You can’t help but notice the apparent drying-up of chill releases this year. Recent years have seen a weighty crop, but in 2006 you have to dig a bit deeper which, as luck would have it, is exactly what Chillcode have done with this gem. Staying away from the thrust of the label’s previous spotlight artist Entheogenic, this is more about a variety of approaches to downtempo music, covering a lot of hammock-centric bases.
Hi Fi Companions’ Spaceships opens the album in a smooth, dreamy style before Enterprise get things properly started with Two Cups Of Coffee: a track that has it all. Ticklish, escalating melodies hover over an unfurling, mellow breakbeat. E.Jong’s Hymn To Kali has a playful, up-for-it reggae feel that makes it one of those tracks you can choose to dance to, or to sit there in your hammock and nod to. (This is chillout, remember, so both are valid.) It breaks down beautifully into this sparse, wide-open smacky chill (believe me, it’s deep), before gradually resuscitating its dubbiness. Enterprise return with Patchhead, a slower and more introspective track with some incredibly well-produced sounds that swirl organically around your room.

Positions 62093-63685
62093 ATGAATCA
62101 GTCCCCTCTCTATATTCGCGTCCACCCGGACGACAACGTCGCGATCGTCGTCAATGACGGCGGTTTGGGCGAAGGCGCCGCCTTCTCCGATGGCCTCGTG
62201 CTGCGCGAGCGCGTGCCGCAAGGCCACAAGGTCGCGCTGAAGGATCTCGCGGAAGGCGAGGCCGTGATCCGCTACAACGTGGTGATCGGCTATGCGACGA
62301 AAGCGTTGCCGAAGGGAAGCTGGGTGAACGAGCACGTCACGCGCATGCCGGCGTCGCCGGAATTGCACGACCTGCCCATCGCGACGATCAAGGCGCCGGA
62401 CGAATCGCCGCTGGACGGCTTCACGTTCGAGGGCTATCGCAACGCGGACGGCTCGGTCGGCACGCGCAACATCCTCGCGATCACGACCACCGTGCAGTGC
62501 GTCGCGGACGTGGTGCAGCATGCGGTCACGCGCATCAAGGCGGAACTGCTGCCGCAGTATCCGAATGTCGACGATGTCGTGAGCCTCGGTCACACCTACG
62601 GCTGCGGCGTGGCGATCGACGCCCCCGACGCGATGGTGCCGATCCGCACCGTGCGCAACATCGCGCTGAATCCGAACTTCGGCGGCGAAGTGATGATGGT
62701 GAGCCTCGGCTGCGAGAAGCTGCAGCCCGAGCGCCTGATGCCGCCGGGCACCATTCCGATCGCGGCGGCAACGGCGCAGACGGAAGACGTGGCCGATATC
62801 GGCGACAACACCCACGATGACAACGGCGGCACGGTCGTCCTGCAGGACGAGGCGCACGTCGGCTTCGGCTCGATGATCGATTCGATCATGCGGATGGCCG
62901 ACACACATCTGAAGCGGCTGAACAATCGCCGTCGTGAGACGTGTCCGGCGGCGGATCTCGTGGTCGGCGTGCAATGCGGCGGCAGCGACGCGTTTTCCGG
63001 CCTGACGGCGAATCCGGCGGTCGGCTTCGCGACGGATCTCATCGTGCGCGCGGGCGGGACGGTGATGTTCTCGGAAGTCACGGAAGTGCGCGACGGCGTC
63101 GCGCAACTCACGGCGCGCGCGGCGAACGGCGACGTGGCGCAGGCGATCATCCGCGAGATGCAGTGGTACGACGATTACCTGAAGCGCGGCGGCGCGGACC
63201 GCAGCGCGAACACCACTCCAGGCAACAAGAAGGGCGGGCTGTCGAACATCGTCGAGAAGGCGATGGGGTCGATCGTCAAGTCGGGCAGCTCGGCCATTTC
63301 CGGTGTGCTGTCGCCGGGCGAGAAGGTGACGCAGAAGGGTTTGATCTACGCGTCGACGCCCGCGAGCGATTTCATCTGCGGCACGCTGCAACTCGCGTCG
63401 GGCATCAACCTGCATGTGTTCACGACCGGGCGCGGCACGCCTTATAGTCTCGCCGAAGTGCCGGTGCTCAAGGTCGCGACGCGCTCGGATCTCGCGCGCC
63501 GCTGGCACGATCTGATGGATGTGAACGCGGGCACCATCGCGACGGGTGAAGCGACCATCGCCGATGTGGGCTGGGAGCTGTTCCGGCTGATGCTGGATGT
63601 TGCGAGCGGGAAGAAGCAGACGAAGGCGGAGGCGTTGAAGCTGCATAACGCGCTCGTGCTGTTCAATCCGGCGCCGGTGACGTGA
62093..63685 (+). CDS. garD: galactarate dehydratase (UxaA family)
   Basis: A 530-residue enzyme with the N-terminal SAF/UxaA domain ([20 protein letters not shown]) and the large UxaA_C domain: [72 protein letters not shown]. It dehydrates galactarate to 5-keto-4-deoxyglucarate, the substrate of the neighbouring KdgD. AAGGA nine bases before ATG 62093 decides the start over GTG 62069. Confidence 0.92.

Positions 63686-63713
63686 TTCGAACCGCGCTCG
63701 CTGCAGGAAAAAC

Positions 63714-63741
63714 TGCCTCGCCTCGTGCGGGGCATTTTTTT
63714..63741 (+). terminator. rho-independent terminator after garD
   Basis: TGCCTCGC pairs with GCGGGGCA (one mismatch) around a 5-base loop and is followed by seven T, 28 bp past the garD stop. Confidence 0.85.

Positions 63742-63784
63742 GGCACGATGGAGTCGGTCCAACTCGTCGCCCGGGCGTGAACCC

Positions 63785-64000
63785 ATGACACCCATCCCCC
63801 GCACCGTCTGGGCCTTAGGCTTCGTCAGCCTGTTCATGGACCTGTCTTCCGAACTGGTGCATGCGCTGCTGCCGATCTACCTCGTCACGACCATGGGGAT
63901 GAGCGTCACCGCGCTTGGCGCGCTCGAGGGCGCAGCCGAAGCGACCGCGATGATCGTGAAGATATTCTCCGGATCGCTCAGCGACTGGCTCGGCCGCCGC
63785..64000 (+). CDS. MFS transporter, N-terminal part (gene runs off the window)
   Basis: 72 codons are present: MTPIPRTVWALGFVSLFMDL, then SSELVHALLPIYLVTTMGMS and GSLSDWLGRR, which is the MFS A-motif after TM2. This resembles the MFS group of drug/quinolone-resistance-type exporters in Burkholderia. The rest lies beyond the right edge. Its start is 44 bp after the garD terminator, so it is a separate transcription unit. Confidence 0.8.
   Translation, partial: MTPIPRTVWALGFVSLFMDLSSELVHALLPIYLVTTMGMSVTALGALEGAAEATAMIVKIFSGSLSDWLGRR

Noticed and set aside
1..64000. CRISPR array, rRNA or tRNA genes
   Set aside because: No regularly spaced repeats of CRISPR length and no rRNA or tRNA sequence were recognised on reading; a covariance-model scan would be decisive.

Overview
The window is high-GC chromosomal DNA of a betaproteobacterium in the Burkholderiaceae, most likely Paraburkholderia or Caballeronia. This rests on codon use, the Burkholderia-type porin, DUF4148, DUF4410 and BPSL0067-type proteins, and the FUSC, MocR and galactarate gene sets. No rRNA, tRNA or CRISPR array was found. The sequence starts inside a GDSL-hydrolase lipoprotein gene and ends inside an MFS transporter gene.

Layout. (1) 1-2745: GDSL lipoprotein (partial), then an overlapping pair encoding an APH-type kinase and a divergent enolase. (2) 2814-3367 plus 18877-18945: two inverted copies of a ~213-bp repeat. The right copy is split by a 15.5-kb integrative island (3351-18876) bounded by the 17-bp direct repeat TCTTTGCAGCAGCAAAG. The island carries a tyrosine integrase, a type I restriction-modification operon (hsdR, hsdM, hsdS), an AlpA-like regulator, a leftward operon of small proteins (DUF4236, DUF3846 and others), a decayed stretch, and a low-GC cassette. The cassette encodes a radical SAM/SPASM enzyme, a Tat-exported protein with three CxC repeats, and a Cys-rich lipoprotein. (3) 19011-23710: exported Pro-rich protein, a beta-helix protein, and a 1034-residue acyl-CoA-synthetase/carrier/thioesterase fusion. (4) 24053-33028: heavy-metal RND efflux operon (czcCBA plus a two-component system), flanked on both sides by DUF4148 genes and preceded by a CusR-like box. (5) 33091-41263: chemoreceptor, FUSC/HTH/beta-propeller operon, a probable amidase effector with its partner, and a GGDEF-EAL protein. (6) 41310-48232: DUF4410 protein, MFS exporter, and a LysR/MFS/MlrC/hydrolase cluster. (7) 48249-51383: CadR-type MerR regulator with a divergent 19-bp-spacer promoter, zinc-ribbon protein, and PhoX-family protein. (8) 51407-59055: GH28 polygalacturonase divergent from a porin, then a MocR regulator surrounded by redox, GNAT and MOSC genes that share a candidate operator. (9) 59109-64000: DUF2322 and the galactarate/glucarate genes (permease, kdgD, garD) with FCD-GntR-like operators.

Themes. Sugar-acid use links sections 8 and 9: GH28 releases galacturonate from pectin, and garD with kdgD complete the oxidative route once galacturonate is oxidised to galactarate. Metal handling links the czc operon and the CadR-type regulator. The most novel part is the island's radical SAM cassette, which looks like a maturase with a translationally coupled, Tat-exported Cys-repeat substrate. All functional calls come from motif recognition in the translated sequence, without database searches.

Sundial take things a fathom or two deeper with Sacred Plants, a track that’s as meditative as its name suggests, likewise Schatsi’s ethereal Clouds Over Stalden. Jaia’s December has a three-minute opening sees orchestral pads escalating and warming, before beats come in for a borderline kaleidoscopic spin, then fade away: absorbing stuff. Magnetrixx makes an unexpected contribution with Tiefsee, with some nice movement and decent sounds, but falling short of the rest of the talent here.
Thankfully, Vibrasphere confirm themselves as a seriously dependable act with Forest Fuel. It’s every bit as individual and gorgeous as their finest chillout work, sounding so heavily slow that it’s hardly there save for the deliciously pungent aroma of incense and hashish that it leaves hanging in the air. With U-Recken’s surprisingly warm, shimmering Aquatic Serenade closing the album, it’s all a very fine package at the end of the day.
It’s a solid, lovable album that would stand firm even in a more release-saturated climate than the one we currently find ourselves in. Good work all round.